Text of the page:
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Ehiichi

Kohda,
M.D.
Mutsuhisa
Fujioka,
M.D.
Hiromichi
Ikawa,
M.D.
Johtarou
Yokoyama,
M.D.

Anorectal
computed

Congenital

were evaluated
by
(CT) scanning
in
23 patients.
CT scans
showed
clearly
the
anatomy
of the anal sphincter
muscles
in
relation
to the intestine
and the amount
of muscle
mass present.
These
findings
correlated
well with
the results
of direct
visualization
and electromyograms
in patients
who underwent
surgery.
The information
revealed
by CT scans is considered important
in preoperative
planning
for surgical
repair
and in predicting
a patients
prognosis.
In cases of postoperative incontinence,
CT scans demonstrated
the location
of the pulled-through
intestine, including
whether
it had been correctly
placed
in the levator
sling.
Where
the intestine
was outside
the levator
sling,
CT scans could
be used in considerations
of further
surgery.

Radiology

Anomaly:

CT

[valuation1

anomalies
tomography

Index
terms:
Anus,
imperforate,
757.1433
digestive
system,
757.1433
#{149}
Rectum,
computed
tomography,
757.1211
#{149}
Rectum,
surgery

Anorectal

Infants,

#{149}

1985; 157:349-352

anorectal
anomaly
is a relatively
common
congenital malformation,
with
an incidence
of one per 1,000-9,630
live
births
(1). It is usually
classified
on the basis
of anatomic
configuration:
whether
the visceral
deformity
is low, intermediate,
or high
in
relation
to the levator
sling
(2). A high
anomaly
is a challenge
to the
pediatric
surgeon
because
there
is poor
prognosis
for continence
even
after
surgical
repair.
Several
kinds
of rectoplasty
have
been
proposed,
using
the original
and/or
other
muscles
(3, 4). Although
ONGENITAL

preoperative
definition
of anatomy
(Figs.
1-3) is important
in such
corrective
procedures,
almost
no radiologic
method
has been
available
to show
the exact
anatomy
of the involved
musculature.
We
discuss
the use of computed
tomography
(CT) scanning,
with
emphasis
on visualizing
the anal
sphincter
muscles
in each
type
of
congenital
anorectal
anomaly
as well
as the anatomic
relation
between
the pulled-through
intestine
and the levator
sling
in postopenative scans.

MATERIALS

AND

METHODS

Twenty-three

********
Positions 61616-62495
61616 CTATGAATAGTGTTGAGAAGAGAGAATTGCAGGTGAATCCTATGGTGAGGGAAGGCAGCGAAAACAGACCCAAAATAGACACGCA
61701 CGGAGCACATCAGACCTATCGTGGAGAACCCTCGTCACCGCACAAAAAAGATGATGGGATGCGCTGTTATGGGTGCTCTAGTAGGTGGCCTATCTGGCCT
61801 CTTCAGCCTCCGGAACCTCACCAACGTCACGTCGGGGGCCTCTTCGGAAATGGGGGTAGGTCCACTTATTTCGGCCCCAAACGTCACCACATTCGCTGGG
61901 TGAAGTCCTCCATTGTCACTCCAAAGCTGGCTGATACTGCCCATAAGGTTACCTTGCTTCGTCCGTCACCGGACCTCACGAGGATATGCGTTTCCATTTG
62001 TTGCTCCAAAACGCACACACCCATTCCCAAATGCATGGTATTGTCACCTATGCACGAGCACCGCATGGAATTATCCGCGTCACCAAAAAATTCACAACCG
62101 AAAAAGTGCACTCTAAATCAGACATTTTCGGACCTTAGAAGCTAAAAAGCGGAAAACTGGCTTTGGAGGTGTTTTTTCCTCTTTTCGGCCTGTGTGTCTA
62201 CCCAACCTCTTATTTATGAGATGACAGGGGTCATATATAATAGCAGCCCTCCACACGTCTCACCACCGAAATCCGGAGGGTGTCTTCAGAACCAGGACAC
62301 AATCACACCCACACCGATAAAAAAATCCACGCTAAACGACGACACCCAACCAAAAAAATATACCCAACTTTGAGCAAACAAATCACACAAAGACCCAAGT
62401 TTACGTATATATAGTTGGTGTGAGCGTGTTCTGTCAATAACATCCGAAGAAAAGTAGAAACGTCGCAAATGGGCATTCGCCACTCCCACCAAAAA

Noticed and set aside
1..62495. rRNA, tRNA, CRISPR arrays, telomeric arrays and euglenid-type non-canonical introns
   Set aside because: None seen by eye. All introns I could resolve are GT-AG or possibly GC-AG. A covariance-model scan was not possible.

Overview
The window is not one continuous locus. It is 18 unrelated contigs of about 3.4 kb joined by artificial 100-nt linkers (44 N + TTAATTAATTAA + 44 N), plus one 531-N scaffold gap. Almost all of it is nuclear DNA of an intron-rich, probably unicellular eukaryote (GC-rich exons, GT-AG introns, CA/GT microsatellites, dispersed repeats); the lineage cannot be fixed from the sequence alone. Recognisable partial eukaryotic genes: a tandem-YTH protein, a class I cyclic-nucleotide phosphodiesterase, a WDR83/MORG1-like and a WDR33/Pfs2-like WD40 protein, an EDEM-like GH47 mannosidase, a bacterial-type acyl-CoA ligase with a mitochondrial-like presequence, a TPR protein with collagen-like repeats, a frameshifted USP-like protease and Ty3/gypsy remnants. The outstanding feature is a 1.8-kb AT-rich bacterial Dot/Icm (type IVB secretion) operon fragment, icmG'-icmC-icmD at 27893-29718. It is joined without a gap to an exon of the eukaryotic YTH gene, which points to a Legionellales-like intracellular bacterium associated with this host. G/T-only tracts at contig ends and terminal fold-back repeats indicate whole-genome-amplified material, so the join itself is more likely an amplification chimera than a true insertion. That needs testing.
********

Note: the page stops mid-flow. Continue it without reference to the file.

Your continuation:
children
with
anorectal
anomalies
were
studied
by CT
scanning
on 27 occasions.
The patients,
16 boys and seven
girls, ranged
in
age from 2 months
to 12 years.
Eight children
were scanned
preoperatively;
19 were scanned
postoperatively.
CT sections
were viewed
from the base of
the bladder
to the perineum
at 1-cm intervals
parallel
to the pubococcygeal
line. Section
thickness
was 5-10 mm, depending
on the age of the patients
and the extent
of the anomaly.
All CT scans were obtained
using
a GE 8800
CT/T (General
Electric
Medical
Systems,
Milwaukee,
Wis.). Findings
of the
CT studies
were
compared
with
the results
of direct
visualization
and
electromyograms
during
surgery
in seven
patients.

RESULTS
In seven
patients
who
underwent
surgery,
CT study
findings
correlated
well
with
those
seen
directly
during
surgery
and
with
the findings
of electromyograms.
CT scans
showed
well-developed
sphincter
muscles
in all patients
with
low and intermediate
types
of
anorectal
anomaly
(Fig.
4a and
b); however,
muscles
in the high
type
of the anomaly
were
poorly
developed
or not identified.
In
patients
with
cloacal
anomalies
or rectovesical
fistulas,
CT scans
showed
no or very
poorly
developed
sphincter
muscles
(Fig. 5a and
b). On the other
hand,
four
of the six patients
with
rectourethrah
fistulas
had
poor
but some
development
of sphincter
musculature
(Table
1, Fig.
6). In all postoperative
patients,
CT scans
clearly
demonstrated
the anatomic
location
of the pulled-through
intestine
in relation
to the levator
sling
(Fig. 7). In an incontinent
9-year-old
girl who
had previously
undergone
surgery
for rectovesical
fistula
by the
pulled
intestines
From
the Departments
of Diagnostic
Radiology
(E.K., M.F.) and Pediatric
Surgery
(H.!., J.Y.), Keio
University
School
of Medicine,
Tokyo,
Japan.
Presented at the 70th Scientific
Assembly
and Annual
Meeting of the Radiological
Society
of North
America,
Washington,
D.C., November
25-30,
1984. Received
April
2, 1985; accepted
May 28.
#{176}RSNA, 1985

Rehbein
through
were

procedure,
CT scans
showed
that
the
colon